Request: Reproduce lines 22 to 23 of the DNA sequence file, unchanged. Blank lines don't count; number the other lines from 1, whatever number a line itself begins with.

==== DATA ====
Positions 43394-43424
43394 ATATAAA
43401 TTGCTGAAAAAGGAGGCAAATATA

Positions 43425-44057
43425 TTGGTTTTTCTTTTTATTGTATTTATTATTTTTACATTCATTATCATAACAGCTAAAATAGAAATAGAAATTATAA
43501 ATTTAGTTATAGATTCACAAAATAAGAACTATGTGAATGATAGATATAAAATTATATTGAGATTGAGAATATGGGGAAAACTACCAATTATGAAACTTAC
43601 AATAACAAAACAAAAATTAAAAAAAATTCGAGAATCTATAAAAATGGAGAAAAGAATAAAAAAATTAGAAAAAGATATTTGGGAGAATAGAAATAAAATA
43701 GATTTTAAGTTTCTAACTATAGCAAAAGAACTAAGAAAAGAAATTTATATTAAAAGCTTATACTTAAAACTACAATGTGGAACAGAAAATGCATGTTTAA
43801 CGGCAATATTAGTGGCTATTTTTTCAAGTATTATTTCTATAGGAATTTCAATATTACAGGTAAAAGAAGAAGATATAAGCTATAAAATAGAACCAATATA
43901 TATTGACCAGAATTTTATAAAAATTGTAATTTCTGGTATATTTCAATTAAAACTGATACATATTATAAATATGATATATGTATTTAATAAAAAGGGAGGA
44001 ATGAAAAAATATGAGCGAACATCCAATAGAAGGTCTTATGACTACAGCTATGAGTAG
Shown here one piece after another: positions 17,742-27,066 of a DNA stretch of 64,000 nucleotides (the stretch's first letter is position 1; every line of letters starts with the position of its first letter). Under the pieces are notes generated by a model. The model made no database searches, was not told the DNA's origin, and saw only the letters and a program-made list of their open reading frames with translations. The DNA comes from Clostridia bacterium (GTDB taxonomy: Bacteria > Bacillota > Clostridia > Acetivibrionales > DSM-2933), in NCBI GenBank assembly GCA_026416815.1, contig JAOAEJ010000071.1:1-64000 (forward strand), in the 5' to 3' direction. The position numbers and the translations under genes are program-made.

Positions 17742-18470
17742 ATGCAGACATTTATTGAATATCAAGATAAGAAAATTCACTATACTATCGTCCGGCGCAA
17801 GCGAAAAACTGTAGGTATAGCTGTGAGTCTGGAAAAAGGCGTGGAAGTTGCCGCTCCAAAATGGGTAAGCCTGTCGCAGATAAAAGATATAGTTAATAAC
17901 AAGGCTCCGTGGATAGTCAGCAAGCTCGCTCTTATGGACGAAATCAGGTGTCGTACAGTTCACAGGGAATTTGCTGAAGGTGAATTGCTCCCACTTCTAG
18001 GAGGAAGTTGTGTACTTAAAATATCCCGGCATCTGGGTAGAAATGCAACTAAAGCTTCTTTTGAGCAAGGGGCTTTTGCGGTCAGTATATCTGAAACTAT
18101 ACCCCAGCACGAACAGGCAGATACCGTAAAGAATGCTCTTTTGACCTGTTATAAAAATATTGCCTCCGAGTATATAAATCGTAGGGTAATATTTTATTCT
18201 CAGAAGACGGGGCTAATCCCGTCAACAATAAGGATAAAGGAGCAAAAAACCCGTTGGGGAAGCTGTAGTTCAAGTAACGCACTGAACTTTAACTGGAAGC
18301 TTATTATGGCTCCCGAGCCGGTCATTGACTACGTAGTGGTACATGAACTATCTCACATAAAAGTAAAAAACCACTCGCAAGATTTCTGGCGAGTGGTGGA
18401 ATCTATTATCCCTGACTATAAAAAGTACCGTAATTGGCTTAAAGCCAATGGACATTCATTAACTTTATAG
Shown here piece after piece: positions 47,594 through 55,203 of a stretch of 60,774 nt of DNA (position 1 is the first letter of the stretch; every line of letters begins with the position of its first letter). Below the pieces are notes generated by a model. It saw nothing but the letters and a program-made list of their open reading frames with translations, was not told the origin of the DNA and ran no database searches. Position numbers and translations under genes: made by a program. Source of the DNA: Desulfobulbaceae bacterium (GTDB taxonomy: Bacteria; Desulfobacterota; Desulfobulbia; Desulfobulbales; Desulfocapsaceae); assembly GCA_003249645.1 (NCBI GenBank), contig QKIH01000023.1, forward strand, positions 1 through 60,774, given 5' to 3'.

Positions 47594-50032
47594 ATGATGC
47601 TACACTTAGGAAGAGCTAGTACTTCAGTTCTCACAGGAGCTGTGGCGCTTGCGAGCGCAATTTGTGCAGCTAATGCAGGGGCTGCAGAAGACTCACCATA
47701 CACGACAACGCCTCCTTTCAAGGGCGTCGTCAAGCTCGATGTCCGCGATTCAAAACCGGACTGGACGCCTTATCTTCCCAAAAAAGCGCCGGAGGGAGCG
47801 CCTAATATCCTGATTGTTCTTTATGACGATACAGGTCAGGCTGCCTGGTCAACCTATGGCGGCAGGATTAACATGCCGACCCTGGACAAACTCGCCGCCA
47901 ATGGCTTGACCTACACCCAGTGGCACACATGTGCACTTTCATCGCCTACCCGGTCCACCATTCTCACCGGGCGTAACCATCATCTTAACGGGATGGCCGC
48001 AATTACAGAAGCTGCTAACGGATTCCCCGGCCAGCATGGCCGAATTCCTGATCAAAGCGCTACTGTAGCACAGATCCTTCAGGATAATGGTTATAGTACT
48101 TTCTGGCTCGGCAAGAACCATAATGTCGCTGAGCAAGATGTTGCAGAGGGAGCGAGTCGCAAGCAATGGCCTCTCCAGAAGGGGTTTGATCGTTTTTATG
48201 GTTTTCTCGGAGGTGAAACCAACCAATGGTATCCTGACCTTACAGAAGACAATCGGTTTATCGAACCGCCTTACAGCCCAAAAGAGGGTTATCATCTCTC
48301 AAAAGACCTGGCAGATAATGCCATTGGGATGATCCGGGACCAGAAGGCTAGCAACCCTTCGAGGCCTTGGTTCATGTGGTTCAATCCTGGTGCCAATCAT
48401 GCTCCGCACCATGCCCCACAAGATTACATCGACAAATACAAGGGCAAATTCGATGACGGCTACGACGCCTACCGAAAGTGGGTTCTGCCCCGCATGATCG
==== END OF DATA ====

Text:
Shown here piece after piece: positions 47,594 through 55,203 of a stretch of 60,774 nt of DNA (position 1 is the first letter of the stretch; every line of letters begins with the position of its first letter). Below the pieces are notes generated by a model. It saw nothing but the letters and a program-made list of their open reading frames with translations, was not told the origin of the DNA and ran no database searches. Position numbers and translations under genes: made by a program. Source of the DNA: Desulfobulbaceae bacterium (GTDB taxonomy: Bacteria; Desulfobacterota; Desulfobulbia; Desulfobulbales; Desulfocapsaceae); assembly GCA_003249645.1 (NCBI GenBank), contig QKIH01000023.1, forward strand, positions 1 through 60,774, given 5' to 3'.

Positions 47594-50032